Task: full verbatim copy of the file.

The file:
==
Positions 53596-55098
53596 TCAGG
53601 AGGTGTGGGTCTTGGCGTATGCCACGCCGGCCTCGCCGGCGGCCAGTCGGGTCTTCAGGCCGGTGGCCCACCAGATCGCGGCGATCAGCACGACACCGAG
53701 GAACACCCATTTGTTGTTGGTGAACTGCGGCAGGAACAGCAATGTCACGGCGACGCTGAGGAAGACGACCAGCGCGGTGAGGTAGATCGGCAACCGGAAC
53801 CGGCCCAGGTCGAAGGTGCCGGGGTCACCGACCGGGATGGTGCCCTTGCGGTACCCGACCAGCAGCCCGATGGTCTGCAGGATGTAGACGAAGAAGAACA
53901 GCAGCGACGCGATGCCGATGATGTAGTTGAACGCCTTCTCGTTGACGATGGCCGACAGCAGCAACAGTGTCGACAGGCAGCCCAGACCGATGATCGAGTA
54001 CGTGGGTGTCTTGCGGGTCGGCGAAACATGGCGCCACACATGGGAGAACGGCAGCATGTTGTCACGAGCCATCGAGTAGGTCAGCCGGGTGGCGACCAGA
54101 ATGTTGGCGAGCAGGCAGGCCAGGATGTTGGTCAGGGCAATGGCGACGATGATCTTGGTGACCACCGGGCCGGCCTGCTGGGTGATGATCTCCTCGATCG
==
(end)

Positions 53596-55098
53596 TCAGG
53601 AGGTGTGGGTCTTGGCGTATGCCACGCCGGCCTCGCCGGCGGCCAGTCGGGTCTTCAGGCCGGTGGCCCACCAGATCGCGGCGATCAGCACGACACCGAG
53701 GAACACCCATTTGTTGTTGGTGAACTGCGGCAGGAACAGCAATGTCACGGCGACGCTGAGGAAGACGACCAGCGCGGTGAGGTAGATCGGCAACCGGAAC
53801 CGGCCCAGGTCGAAGGTGCCGGGGTCACCGACCGGGATGGTGCCCTTGCGGTACCCGACCAGCAGCCCGATGGTCTGCAGGATGTAGACGAAGAAGAACA
53901 GCAGCGACGCGATGCCGATGATGTAGTTGAACGCCTTCTCGTTGACGATGGCCGACAGCAGCAACAGTGTCGACAGGCAGCCCAGACCGATGATCGAGTA
54001 CGTGGGTGTCTTGCGGGTCGGCGAAACATGGCGCCACACATGGGAGAACGGCAGCATGTTGTCACGAGCCATCGAGTAGGTCAGCCGGGTGGCGACCAGA
54101 ATGTTGGCGAGCAGGCAGGCCAGGATGTTGGTCAGGGCAATGGCGACGATGATCTTGGTGACCACCGGGCCGGCCTGCTGGGTGATGATCTCCTCGATCG